Nintendo today revealed new information about the Switch's smartphone app, which is required for online lobbies and voice chatting on the console.
Nintendo's new Switch handheld-console hybrid is missing one key thing: voice chatting. Instead of allowing a headset to be plugged into the Switch or the Switch Pro controller, Nintendo has moved voice chatting and friend parties to a dedicated smartphone app. As you'd imagine, online voice chat on the Switch is a mess, and Nintendo has announced key info about the app itself.
The Nintendo Switch Online mobile app will release on July 21 alongside Splatoon 2, and allows users to "send multiplayer invites to their friends via social media, as well as enables use of voice chat in battles." The Switch Online mobile app does a lot more than voice chatting, though: the app is a hub for online-enabled games, which have their own in-app companion modules. For example, Splatoon 2's companion module is called SplatNet 2, and allows gamers to send invites and chat as well as check over stats, event schedules, and even buy customizable items while on-the-go.
Select PlayStation 4 games like Killzone Shadow Fall can now be played on Windows PCs via PlayStation Now.
In a bid to counter Microsoft's strongly received and affordable Xbox Game Pass subscription service, Sony aims to bring PS3 and PS4 games onto PC with PlayStation Now. Sony's move to PC was announced back in March, and now Sony has delivered its first batch of PS4 games that are playable on Windows PCs via the PS Now service.
Sadly, Sony's initial PS4-on-PC offering is quite sparse and doesn't have heavy-hitting exclusives like The Last of Us Remastered or Bloodborne--those games are likely to stay on PlayStation. The PS4 games lineup mostly includes third-party games and indies, but Sony did throw in Killzone Shadow Fall and God of War 3 Remastered as well as Resogun. Sony also has a number of PlayStation 3 games available for streaming onto PC, but key exclusives are likewise missing.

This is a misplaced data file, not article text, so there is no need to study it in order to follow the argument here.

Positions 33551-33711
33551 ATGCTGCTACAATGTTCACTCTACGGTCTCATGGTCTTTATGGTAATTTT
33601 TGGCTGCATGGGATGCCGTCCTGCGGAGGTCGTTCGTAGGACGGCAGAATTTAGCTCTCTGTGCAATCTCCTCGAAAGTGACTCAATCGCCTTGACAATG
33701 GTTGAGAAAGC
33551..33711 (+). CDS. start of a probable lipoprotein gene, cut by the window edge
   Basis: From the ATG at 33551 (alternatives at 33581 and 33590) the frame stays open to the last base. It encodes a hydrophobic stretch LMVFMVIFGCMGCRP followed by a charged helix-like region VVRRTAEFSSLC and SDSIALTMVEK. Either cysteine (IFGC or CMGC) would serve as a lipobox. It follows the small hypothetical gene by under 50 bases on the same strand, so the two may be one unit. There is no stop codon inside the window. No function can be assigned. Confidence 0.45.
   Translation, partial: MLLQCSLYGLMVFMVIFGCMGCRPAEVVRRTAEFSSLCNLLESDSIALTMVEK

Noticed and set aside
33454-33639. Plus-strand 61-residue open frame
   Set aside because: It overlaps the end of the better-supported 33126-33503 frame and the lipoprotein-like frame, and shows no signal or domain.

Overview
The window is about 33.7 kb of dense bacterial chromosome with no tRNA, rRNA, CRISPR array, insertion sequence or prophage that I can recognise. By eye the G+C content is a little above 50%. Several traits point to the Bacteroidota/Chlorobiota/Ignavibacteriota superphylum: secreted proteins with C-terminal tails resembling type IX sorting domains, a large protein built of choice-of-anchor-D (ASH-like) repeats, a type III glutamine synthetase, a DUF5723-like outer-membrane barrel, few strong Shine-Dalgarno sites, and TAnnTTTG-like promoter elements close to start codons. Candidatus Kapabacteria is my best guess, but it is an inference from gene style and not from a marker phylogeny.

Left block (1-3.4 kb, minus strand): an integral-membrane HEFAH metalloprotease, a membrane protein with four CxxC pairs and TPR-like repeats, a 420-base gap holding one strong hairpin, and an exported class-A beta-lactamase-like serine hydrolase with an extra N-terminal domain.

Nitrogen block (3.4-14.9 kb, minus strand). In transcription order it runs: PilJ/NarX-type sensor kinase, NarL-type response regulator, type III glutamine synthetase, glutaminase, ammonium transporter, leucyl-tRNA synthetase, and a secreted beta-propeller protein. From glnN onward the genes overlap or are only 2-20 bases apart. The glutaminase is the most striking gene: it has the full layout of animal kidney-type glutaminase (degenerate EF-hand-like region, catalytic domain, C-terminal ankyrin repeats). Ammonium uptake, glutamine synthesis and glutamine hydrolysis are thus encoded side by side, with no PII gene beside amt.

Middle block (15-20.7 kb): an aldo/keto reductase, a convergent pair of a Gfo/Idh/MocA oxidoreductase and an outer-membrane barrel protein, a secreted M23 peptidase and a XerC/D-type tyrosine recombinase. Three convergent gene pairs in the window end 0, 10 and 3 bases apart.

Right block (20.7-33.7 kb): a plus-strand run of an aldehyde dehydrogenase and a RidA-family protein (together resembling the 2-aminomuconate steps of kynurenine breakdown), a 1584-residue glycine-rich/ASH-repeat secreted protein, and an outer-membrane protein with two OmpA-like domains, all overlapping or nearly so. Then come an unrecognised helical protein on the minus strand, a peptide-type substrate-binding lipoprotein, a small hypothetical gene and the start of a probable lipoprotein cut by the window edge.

After more than two years, Ark: Survival Evolved is finally leaving early access next month...but Studio Wildcard has already raised the price.
Ark: Survival Evolved is slated to release as a bona-fide finished game on August 8, 2017, and like most new games, Ark will be priced at a $59.99 premium. Although Ark's full release is more than 30 days away, Studio Wildcard has just now doubled the game's price from $29.99 to $59.99 on Steam to "ensure retail parity for the upcoming launch." Ark's price had jumped to $60 on Xbox One and PlayStation 4 while back.
Ark has been in early access since 2015, and despite its popularity, the developers have sparked ire over business decisions including charging $20 for a new DLC pack while the game was still in early access.
Bandai Namco today confirmed that Tekken 7's mysterious new mode will be Tekken Bowl.
Rather than include a recreational mini-game mode in the full release of Tekken 7, Bandai Namco broke the series long-lasting tradition by carving out the next mode to sell separately as DLC. The publisher has yet to reveal full pricing of "Ultimate Tekken Bowl," but it'll be free as part of the game's $25 season pass. Ultimate Tekken Bowl will be the only new mode coming to Tekken 7 via the $25 season pass, and other content includes new characters and stages.
As a long-time Tekken fan I have very mixed feelings about paying extra for Tekken Bowl. I was hoping that Tekken 7 would get a unique mode instead of something we've seen before, and the fighter could surely use it--the game is fantastic in terms of tournament style fighting, but it's very lacking in its different mode offerings. Tekken 7 is missing many key mods found in other Tekken games such as Time Attack, Team Battle, and Survival.
Halo fans may get something special this week. Could it be a big patch to the ill-fated Master Chief Collection, or perhaps a Halo: Reach remaster? Or is it just another community-catered playlist?